If you’re ready to find the best retinol cream for your skin, rest assured the search will be worth it: This science-backed ingredient has earned its hype. Dermatologists agree that retinol is versatile and effective, as long as you keep your complexion’s needs in mind. Below, we’ll dive into the basics and share experts’ tips for buying—and using—retinol creams, serums, and gels.
First, how do retinoids work?
Retinoids are vitamin A derivatives that commonly appear in prescription-strength topicals like Retin-A (tretinoin), Linda C. Chung Honet, MD, FAAD, the founder of Honet Dermatology and Cosmetic in Michigan, tells SELF. Retinoids are known for their near-panacean ability to reduce the appearance of fine lines, brighten your complexion, and improve the health of your skin overall. This is largely because they expedite skin-cell turnover. This process clears out dull dead cells faster, strengthens the skin’s barrier, and boosts collagen production (and you need collagen to maintain your skin’s structure and elasticity, which helps give it a firmer, bouncy look).
Retinol is a type of retinoid that you can find in over-the-counter skin care products, and it tends to be weaker than the prescription-strength options, Dr. Honet adds. That doesn’t mean OTC retinol products aren’t effective—they may just take a bit longer to produce the results you’re looking for. Since drugstore retinols contain a range of concentrations, formulas with lower potency will need more time to take effect, Elizabeth Bahar Houshmand, MD, the founder of Houshmand Dermatology in Dallas, tells SELF.
What are the potential benefits of retinol?
The dermatologists SELF spoke with recommend retinol with surprisingly few caveats. With a consistent skin care routine (and a bit of patience), Dr. Honet says people of all skin types can benefit from using retinol.
Jerome Potozkin, MD, a board-certified cosmetic dermatologist and the founder of PotozkinMD Skincare & Laser Center in Danville, California, thinks of it this way: Retinol may be appealing to anyone embarking on a “skin rejuvenation journey,” in which they’re hoping to reduce dark spots and hyperpigmentation, clear up breakouts, smooth fine lines, or improve the visible signs of sun damage. In other words, whether you want to even out your complexion, calm your acne, or just find a skin care product that will provide reliable exfoliation, incorporating a retinol product into your routine is a solid place to start, he tells SELF.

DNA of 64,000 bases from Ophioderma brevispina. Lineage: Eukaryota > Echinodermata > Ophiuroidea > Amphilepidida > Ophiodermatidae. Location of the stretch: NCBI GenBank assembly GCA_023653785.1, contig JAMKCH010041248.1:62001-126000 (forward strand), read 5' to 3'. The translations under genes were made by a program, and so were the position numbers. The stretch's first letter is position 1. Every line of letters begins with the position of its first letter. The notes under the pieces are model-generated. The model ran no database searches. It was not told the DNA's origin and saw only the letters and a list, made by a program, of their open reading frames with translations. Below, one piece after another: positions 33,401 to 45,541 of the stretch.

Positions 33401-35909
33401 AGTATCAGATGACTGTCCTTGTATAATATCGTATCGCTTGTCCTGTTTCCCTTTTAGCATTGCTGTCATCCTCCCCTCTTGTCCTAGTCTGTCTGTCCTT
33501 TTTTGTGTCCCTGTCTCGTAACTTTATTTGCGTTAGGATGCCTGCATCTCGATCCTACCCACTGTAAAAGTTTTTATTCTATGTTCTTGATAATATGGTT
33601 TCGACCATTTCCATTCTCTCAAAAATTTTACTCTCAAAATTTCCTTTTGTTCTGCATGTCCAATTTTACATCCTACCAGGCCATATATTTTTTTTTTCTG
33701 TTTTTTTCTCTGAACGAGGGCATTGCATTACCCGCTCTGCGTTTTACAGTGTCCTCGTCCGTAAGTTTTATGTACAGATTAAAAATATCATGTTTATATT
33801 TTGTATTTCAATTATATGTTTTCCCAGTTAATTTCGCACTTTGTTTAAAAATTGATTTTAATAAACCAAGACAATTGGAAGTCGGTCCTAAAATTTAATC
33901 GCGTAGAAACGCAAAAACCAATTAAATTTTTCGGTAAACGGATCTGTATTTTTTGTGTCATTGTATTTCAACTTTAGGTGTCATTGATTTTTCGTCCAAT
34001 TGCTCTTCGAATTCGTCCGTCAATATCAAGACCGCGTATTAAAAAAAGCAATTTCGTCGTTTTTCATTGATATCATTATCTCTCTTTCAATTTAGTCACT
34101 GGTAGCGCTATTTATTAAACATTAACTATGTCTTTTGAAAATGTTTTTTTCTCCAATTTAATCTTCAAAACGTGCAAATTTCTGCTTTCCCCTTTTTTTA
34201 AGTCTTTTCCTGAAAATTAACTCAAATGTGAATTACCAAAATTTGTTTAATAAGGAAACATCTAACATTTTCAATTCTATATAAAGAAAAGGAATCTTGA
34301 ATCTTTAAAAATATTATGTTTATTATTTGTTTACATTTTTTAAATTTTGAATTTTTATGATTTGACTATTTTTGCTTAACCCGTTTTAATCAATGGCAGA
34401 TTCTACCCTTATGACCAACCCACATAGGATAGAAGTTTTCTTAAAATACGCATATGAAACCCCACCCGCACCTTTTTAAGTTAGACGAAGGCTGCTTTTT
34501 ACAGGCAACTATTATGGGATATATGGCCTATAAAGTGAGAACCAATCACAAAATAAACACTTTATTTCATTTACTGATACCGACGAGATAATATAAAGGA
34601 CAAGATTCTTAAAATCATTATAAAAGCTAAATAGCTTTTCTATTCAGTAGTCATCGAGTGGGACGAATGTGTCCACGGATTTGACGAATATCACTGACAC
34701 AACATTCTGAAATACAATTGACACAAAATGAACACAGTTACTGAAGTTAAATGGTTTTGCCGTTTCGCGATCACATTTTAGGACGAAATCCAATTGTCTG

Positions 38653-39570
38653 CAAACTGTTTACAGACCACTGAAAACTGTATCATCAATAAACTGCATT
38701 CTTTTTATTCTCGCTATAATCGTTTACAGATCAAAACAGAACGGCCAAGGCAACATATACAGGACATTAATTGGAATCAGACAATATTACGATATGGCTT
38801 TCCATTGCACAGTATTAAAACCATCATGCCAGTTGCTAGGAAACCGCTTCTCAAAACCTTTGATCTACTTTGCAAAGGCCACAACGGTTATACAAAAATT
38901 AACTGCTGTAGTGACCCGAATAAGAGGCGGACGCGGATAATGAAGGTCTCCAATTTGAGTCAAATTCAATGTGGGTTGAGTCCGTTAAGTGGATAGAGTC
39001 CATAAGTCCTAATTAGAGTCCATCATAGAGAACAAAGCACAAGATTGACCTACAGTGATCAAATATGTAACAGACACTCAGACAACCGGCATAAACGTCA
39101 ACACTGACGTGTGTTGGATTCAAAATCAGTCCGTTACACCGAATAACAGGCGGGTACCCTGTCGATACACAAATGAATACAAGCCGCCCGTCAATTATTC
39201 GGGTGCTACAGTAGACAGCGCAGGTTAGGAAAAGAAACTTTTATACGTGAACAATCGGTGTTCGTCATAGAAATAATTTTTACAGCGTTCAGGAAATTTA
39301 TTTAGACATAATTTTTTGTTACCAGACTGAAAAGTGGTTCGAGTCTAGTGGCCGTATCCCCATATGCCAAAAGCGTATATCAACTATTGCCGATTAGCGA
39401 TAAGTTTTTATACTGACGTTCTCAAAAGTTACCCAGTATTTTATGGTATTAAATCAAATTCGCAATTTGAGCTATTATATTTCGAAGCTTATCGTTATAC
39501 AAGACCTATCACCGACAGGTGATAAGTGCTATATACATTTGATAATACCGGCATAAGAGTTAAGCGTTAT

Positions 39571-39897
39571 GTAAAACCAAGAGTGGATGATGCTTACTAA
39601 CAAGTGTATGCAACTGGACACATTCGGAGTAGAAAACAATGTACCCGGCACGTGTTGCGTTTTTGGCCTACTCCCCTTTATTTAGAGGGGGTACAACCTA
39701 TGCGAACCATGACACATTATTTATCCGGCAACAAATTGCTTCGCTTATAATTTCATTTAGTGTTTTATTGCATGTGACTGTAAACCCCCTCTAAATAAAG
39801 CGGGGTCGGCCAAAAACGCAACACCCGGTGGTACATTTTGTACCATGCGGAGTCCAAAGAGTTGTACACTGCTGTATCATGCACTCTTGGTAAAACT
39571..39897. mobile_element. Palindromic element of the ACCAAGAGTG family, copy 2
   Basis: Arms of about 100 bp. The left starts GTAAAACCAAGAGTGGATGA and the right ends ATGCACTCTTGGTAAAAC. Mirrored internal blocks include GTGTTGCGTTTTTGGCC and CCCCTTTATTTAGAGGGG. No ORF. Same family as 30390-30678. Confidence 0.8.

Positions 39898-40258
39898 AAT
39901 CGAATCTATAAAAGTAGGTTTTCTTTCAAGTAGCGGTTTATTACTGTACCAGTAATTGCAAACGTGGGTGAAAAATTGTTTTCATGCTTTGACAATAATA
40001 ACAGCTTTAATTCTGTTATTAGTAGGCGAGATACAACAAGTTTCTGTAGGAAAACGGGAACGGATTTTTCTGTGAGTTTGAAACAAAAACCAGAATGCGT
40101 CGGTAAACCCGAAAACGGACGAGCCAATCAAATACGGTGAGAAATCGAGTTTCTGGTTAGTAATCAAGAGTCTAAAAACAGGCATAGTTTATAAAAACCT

You should always wear sunscreen in general, but it’s especially important to remember the day after you used retinol, as it may lead to irritating side effects including redness, dryness, itchiness, peeling or flaking, and increased photosensitivity—meaning your skin may already be vulnerable, so you’ll want to protect it from the sun’s harmful UV rays as much as you can.
There are ways to build your tolerance to potent products, including those that contain retinol, but this also means that your skin will probably need an adjustment period before you see optimal results. You should notice fewer side effects over time, as long as you continue to use retinol consistently.
How to find the best retinol product for you
Dry or sensitive skin